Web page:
Some animals have crushing bites that can break even bones, but the coconut crab can crush incredibly tough objects with nothing more than its hefty claws.
Image Credit: Anke Heldmann/YouTube
As their name suggests, these crabs have a particular liking for coconuts, which have a thick shell most animals can’t penetrate. Coconut crabs, on the other hand, are able to crush coconuts open with their incredibly powerful pincher.
Making them ideal coconut eaters, they are able to scale trees and climb to the top to reach them.
The claws of the coconut crab are immensely strong compared to the size of the coconut crab. Although the averagely nine-pound crab is pretty large from the start, it can heft objects that dwarf that number. They’ve been known to drag around objects that weigh as much as 60 pounds.
But that’s not even the most interesting about all of it. According to a study published in PLOS ONE, coconut crabs have the unique ability to exert nearly 3,300 Newtons (740 pounds) of force in a single pinch.
For comparison, an average person can only exert about 265 pounds of force with their jaws, so for such a small creature to have such a strong pinching force at their disposal is unheard of.
In the study, the researchers snatched up 29 coconut crabs from Okinawa, Japan and found that depending on their size, they can pinch at varying amounts of force. Smaller crabs exerted less force, and vice-versa.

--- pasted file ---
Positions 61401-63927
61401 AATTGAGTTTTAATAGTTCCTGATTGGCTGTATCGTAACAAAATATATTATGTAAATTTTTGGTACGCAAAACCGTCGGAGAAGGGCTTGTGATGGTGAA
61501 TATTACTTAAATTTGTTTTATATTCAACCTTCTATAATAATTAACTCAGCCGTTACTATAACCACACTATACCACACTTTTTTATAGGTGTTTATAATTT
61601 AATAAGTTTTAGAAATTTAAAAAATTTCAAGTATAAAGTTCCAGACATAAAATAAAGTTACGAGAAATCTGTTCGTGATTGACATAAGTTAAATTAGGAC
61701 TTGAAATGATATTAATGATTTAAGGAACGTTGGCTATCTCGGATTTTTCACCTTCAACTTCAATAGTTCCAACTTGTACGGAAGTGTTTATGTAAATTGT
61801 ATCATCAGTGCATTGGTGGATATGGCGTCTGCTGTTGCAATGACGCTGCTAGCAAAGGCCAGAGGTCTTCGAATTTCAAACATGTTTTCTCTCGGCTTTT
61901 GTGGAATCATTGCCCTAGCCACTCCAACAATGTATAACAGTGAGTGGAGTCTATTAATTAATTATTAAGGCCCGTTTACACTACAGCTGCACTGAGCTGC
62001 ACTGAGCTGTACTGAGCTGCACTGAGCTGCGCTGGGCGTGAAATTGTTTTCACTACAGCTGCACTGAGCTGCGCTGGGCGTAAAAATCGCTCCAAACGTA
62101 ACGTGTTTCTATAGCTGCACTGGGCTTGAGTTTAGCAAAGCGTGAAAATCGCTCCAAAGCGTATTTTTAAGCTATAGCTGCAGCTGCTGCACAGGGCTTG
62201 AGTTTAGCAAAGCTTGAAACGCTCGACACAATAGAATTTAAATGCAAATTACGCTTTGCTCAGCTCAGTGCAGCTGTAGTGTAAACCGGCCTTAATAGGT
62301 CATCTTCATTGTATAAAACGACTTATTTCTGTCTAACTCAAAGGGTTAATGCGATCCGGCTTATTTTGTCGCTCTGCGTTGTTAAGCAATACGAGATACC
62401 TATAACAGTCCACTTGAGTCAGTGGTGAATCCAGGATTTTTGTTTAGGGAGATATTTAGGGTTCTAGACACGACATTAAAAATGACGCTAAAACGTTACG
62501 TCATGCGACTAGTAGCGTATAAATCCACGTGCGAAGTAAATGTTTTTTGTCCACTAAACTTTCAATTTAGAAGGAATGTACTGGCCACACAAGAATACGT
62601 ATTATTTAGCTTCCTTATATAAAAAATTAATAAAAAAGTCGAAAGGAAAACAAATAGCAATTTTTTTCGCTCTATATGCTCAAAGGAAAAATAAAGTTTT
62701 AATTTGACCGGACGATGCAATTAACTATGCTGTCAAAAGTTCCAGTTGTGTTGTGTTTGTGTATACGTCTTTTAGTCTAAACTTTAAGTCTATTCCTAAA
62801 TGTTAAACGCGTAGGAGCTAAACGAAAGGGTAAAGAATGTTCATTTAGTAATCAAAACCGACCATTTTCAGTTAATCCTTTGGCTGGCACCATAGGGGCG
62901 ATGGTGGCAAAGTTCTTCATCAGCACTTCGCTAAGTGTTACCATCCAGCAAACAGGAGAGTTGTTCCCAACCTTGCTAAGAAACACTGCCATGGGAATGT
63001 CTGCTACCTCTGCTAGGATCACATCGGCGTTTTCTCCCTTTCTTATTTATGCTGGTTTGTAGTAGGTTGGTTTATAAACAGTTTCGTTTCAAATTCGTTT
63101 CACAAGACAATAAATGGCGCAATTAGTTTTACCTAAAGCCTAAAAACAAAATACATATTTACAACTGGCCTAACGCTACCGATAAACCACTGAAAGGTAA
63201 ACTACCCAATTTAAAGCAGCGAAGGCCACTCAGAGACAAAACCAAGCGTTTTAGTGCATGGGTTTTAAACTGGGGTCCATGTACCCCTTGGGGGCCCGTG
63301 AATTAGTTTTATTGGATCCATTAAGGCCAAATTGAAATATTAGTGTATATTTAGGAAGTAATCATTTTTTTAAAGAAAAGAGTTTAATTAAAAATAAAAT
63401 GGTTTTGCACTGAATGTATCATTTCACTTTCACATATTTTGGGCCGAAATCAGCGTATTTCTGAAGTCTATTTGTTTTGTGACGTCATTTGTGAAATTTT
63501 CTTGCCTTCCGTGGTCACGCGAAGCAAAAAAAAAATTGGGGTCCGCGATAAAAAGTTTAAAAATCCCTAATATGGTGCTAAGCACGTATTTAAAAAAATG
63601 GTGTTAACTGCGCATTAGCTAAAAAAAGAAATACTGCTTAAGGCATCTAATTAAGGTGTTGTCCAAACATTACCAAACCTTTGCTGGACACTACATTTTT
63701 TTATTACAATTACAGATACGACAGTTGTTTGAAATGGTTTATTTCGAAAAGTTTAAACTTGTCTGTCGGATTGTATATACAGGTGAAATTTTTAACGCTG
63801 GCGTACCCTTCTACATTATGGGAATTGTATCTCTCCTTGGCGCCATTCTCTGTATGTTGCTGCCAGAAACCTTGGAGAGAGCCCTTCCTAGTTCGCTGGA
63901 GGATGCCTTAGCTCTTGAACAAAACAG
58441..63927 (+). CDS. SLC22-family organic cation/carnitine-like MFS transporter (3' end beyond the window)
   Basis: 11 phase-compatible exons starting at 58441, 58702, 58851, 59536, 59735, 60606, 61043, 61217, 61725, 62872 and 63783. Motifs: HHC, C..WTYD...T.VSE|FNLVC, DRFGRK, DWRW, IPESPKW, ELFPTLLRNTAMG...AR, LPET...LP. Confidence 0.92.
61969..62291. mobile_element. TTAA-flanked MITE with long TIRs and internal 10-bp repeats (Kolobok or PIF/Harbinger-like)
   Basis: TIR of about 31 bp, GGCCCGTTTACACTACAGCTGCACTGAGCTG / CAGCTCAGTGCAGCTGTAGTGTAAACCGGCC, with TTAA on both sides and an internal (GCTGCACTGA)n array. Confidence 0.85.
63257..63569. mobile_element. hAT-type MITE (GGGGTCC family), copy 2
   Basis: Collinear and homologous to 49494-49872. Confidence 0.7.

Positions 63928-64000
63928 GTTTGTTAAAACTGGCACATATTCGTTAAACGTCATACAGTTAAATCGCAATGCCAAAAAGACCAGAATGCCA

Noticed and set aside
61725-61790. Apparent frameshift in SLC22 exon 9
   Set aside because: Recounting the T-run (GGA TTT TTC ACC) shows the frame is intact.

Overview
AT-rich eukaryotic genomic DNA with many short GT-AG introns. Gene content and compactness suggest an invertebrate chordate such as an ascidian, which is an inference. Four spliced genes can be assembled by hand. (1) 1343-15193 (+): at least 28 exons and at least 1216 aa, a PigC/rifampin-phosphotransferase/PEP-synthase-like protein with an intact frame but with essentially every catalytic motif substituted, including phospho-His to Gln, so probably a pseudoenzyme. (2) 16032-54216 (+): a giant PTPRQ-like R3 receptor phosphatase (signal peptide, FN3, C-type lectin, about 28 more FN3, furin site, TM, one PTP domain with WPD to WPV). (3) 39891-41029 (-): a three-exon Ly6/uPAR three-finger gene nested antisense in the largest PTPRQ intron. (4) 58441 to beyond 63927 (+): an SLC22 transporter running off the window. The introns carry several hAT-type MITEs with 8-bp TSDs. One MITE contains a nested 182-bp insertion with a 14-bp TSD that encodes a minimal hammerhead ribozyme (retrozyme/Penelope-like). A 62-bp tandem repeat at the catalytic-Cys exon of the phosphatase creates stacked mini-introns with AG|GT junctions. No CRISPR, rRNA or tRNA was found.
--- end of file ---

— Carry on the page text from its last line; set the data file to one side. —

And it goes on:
Lead author Shin-ichiro Oka claims he was personally pinched on the palm of his hand twice during the study, a feeling he can only describe in vivid detail, “When I was pinched, I couldn’t do anything until they unfastened their claws. Although it was a few minutes, I felt eternal hell.”
According to the researchers, there’s no real explanation for how the crab’s claw can have such a powerful pinch. Examinations at the muscle in the claw itself show no indicators of the driving force behind the powerful pinch.
At this point, where the crab musters up that kind of strength still baffles researchers, but the studying will continue, as we’re hard pressed to learn more about their hidden strength.
Whatever you do, don't get pinched by one of these things; you might just lose a finger!
Source: Washington Post